He pointed out to me how he admired the way Otomo drew cars with some life to them. On Johnnie Christmas has a bright pink post it note on his drawing table to remind himself “don’t stop moving the hands” to avoid the distraction of the internet on his laptop… although he admits to being obsessed with the Twitter feed of the nearby Kingsgate Mall.
Down the hall is another shared studio space that has had a number of cartoonists come and go. Toren Atkinson of Caustic Soda fame had a studio there for a while as did Ed Brisson before moving down the hallway to share a studio with collaborator Johnnie Christmas. As I was visiting cartoonist and visual artist Robin Konstabaris was in the process of moving out.
James Lloyd let me in and showed me his work area although he was feeling self-conscious about the “clutter”. I told him it was the clutter I came to see. James is a talented, hardworking cartoonist best known for his penciling for Bongo Comics Simpsons & Futurama Comics, which is something of a pity as it overshadows his own, impressive small press comics like “The Trip” and “James Lloyds Other Stuff”. His own work reflects the influence of the EC greats Harvey Kurtzman and Jack Davis.
He is another veteran of the Vancouver comics and Lowbrow art scenes, contributing to Julian Lawrence’s “Drippytown” (comics section & comic book), illustration, scratch-board art and drawings in black & white and colour. He showed me his current work in progress, an adaption of a poem by Siegfried Sassoon for an anthology of World War One poetry. He currently shares his space with painter Julie Emerson who’s book “The Herons of Stanley Park” is coming out soon.
Nearby is the “not ready for photography” Hellkitty Studios shared by the happily wedded couple Ian Boothby and Pia Guerra. Ian is another stalwart of the local comic’s scene who started drawing his own small press comics in the eighties while pursuing a career in comedy. For years he has been a writer for The Simpsons and Futurama comics for Bongo, and recently a Mars Attacks story for IDW. He`s also doing a web comic with local Bongo artist Nina Matsumoto, Dr. Sarcophagus!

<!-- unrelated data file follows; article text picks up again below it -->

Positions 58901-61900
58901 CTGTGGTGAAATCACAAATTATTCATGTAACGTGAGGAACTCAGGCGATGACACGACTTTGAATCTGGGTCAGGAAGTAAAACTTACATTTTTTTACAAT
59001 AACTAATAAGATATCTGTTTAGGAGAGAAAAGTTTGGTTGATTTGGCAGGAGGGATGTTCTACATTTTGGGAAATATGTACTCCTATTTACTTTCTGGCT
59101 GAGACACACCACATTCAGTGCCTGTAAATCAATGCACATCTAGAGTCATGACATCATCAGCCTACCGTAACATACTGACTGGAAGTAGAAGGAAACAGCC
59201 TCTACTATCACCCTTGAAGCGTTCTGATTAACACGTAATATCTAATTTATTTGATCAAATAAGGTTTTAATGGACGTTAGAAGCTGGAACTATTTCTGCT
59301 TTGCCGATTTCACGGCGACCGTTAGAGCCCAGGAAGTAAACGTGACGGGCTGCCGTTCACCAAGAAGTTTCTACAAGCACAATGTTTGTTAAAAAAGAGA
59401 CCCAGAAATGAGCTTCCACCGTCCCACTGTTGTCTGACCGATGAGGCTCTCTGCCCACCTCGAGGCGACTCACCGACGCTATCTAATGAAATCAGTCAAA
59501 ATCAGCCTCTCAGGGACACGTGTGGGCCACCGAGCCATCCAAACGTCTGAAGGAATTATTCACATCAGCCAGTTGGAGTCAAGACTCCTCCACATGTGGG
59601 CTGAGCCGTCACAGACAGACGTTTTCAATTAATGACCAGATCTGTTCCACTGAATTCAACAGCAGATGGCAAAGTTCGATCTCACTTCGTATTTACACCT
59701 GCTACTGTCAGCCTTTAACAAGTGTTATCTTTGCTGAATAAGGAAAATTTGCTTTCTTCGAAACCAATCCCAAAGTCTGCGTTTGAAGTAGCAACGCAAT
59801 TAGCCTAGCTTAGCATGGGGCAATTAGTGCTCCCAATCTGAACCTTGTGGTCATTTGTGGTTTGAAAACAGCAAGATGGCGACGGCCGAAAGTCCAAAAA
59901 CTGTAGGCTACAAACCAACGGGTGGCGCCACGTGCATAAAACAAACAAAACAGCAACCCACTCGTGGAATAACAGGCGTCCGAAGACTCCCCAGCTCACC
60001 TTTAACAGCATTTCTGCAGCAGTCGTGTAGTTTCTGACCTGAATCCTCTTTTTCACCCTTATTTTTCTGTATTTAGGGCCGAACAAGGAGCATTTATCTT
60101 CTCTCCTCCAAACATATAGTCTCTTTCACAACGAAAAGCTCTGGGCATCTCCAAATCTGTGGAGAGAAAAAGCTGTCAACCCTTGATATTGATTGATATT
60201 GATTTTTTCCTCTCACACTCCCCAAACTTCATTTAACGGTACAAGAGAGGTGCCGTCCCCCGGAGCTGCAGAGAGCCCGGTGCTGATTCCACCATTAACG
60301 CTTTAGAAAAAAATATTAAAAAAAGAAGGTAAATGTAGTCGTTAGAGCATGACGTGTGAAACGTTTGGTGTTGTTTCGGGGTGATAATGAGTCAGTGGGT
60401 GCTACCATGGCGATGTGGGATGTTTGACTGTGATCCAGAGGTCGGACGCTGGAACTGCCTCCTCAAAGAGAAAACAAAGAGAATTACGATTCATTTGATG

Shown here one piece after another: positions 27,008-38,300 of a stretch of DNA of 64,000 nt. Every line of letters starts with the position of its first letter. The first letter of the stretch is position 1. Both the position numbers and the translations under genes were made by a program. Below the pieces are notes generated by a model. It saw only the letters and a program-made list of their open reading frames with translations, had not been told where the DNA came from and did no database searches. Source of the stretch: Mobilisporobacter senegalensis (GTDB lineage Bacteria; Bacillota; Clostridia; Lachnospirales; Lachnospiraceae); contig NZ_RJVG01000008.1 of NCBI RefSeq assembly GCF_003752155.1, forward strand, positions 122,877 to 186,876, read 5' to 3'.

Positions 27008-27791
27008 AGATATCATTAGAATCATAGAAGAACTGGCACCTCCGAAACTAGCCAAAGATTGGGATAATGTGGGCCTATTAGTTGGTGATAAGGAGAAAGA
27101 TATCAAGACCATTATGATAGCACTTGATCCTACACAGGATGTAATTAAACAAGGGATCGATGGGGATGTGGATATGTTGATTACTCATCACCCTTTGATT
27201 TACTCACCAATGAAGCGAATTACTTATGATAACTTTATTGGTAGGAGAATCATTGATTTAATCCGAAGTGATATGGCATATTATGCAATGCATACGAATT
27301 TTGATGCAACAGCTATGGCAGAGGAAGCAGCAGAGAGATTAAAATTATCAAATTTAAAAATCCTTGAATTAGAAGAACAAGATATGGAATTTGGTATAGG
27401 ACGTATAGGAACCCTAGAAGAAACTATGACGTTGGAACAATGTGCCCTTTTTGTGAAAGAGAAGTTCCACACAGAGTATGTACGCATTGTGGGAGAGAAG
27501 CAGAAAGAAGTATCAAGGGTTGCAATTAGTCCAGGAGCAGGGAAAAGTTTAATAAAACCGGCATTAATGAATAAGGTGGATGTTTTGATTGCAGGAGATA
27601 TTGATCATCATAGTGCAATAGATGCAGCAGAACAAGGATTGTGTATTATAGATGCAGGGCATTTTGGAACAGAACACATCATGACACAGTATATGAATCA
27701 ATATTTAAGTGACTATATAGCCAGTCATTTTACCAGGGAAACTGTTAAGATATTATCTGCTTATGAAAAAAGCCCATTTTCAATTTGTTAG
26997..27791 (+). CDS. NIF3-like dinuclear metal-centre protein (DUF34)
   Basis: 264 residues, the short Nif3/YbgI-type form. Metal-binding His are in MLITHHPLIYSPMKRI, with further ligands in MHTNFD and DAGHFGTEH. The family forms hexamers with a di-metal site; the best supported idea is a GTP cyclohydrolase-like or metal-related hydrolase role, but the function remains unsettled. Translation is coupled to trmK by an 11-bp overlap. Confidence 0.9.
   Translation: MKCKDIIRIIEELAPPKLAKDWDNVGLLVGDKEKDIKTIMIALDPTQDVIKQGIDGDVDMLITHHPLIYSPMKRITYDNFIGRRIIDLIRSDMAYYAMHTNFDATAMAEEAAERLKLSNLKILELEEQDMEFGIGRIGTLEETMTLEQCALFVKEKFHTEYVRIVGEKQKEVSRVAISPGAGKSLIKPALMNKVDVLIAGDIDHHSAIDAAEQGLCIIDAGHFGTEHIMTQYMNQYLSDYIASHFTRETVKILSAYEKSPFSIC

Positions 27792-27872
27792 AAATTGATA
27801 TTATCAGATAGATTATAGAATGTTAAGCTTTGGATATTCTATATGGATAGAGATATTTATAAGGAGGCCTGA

The busy studio is also the rehearsal space for Ian`s sketch comedy groups Titmouse and Speed Chair. As well it is the headquarters of not one but two podcasts, the elusive yet entertaining The Sneaky Dragon and a Sneaky Dragon side project, Completely Beatles both with Ian`s long-time collaborator, David Dedrick. Ian is also a comedy writer/performer on CBC Radio. Pia was co-creator and penciller for the acclaimed series “Y The last man” for Vertigo and “Dr.Who”. She is currently drawing covers for Dynamite and Valiant and working on an as yet unnamed project for Image. To quote Ian on the subject of sharing a studio space:
“I share the studio with the person I love so that’s fine by me, we give each other the space we need and are fans of each other’s each other’s work. The reason we got the office space was because when you have your art table or computer at home you’re never away from work. It’s always there and there’s always more to be done. We got the Hellkitty Studios space to separate work from home and the walk to and from the office is a good warm up and cool down.”
:: Colin Upton is a cartoonist, history buff, sometimes performance artist, member of Cloudscape, regular participant in theVancouver Comic Jam, and general gad about town in Vancouver BC. He posts comics and other curiosities on tumbler here and you can stalk him on Facebook here! ::